Dacie Moses House and Program Coordinator Sharon Jackson was quite blunt in her assessment of the house’s condition, saying only half-jokingly, “the home needed everything.” The furnace, water heater and electrical system were outdated. The kitchen was undersized, and even the cabinets themselves were


troublesome. The basement, with crumbling stone walls and dirt floors, was in such decay that few people felt safe venturing down there, according to Jackson. Another major concern: the house was not accessible for people with disabilities, such as someone using a wheelchair.

In recent decades, the inadequacies of Dacie Moses House have led to contention over its fate. The college has periodically gravitated towards demolition, only to be pushed back by defenders of the home who see the house as inextricable from Dacie Moses’s legacy of hospitality.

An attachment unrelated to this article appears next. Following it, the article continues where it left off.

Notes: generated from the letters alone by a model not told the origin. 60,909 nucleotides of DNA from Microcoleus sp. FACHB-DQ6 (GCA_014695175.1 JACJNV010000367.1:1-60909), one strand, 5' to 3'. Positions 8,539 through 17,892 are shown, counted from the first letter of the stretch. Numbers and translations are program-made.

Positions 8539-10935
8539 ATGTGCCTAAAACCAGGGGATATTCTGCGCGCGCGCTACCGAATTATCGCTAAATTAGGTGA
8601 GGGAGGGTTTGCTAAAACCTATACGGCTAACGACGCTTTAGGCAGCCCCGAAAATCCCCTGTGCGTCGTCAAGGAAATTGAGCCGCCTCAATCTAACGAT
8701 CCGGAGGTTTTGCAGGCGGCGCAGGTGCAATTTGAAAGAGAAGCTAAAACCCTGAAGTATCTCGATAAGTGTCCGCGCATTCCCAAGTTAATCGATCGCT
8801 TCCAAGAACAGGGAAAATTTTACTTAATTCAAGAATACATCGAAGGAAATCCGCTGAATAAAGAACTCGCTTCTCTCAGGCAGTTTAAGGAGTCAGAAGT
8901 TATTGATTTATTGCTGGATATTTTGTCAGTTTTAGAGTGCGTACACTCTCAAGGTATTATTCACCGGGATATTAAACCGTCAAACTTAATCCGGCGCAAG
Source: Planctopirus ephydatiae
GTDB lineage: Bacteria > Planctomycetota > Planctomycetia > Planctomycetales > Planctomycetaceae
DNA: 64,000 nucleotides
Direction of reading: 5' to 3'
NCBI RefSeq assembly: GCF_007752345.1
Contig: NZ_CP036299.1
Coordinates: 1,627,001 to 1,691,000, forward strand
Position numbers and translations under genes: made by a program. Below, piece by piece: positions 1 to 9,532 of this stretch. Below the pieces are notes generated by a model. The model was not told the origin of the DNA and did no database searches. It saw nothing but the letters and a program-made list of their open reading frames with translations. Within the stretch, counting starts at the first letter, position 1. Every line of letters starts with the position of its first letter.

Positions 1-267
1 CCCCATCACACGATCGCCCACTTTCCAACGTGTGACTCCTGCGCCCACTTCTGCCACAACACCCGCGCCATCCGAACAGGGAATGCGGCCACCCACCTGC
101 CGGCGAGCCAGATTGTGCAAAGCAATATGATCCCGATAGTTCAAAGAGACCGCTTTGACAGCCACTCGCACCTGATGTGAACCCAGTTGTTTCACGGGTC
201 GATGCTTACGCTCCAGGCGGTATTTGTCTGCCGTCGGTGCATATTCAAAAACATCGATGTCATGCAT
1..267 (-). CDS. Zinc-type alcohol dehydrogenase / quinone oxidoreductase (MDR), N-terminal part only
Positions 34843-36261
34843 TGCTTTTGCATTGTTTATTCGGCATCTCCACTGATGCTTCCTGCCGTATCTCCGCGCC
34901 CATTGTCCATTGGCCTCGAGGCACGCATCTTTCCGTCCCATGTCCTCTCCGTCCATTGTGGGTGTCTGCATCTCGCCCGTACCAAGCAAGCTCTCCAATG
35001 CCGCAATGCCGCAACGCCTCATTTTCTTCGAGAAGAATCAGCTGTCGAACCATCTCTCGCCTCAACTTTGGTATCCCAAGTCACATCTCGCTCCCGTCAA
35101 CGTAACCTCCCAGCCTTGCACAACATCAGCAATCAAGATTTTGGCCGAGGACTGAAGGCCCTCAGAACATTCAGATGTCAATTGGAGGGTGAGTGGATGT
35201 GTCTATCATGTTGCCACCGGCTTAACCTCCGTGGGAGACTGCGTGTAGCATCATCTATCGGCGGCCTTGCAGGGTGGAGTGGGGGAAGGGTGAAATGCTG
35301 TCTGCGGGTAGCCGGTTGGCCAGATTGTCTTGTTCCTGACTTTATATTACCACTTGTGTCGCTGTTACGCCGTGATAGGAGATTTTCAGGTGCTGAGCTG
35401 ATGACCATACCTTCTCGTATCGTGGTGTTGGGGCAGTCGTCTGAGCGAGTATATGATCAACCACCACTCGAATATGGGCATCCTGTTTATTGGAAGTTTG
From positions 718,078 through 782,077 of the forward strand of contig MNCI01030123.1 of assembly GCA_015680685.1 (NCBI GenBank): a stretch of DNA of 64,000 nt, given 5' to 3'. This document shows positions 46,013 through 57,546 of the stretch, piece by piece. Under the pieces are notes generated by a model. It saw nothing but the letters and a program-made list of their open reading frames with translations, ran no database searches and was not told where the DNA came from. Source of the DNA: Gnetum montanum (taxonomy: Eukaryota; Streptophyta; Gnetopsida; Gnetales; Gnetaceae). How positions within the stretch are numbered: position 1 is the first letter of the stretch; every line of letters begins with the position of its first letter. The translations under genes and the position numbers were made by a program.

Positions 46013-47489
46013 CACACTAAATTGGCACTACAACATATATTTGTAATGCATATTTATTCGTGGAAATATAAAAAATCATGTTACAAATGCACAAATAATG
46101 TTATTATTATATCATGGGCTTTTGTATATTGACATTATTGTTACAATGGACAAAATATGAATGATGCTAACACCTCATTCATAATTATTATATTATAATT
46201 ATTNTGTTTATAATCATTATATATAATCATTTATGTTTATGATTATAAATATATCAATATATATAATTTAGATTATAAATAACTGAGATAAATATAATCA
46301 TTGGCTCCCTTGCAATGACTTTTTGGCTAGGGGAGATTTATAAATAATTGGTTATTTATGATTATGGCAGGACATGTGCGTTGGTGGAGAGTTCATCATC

Reflecting on the house’s significance, Jackson noted its stark difference from other common areas around Carleton, such as the Anderson Hall atrium. Dacie’s, she explained, had an ambiance unique from other areas on campus. It was almost like “Grandma’s house,” an intimate space that fostered openness and genuine bonding, a place where “everybody [was] welcome.” The cozy, cottage-like character of the house was integral to maintaining this impression.

The decision to update Dacie Moses House as part of the Student Life and Housing Plan came as welcome news to those advocating for preservation. The home’s street-facing facade will remain as-is, preserving the classic “face” of Dacie’s for future generations. That being said, the work is far more intensive than just a renovation — more than half of the original building is being demolished and replaced with new construction.

Construction began on Dacie Moses House last fall in 2022, and drastic changes came quickly. Last September, the house was sliced in half to allow for the demolition of the rear portion. As complex as this procedure may sound, Weingarten said the process was straightforward. “They literally drew a line on [the house]” to guide the cuts, she explained. “It’s an old house, so when they cut [the back] off it pretty much fell over.”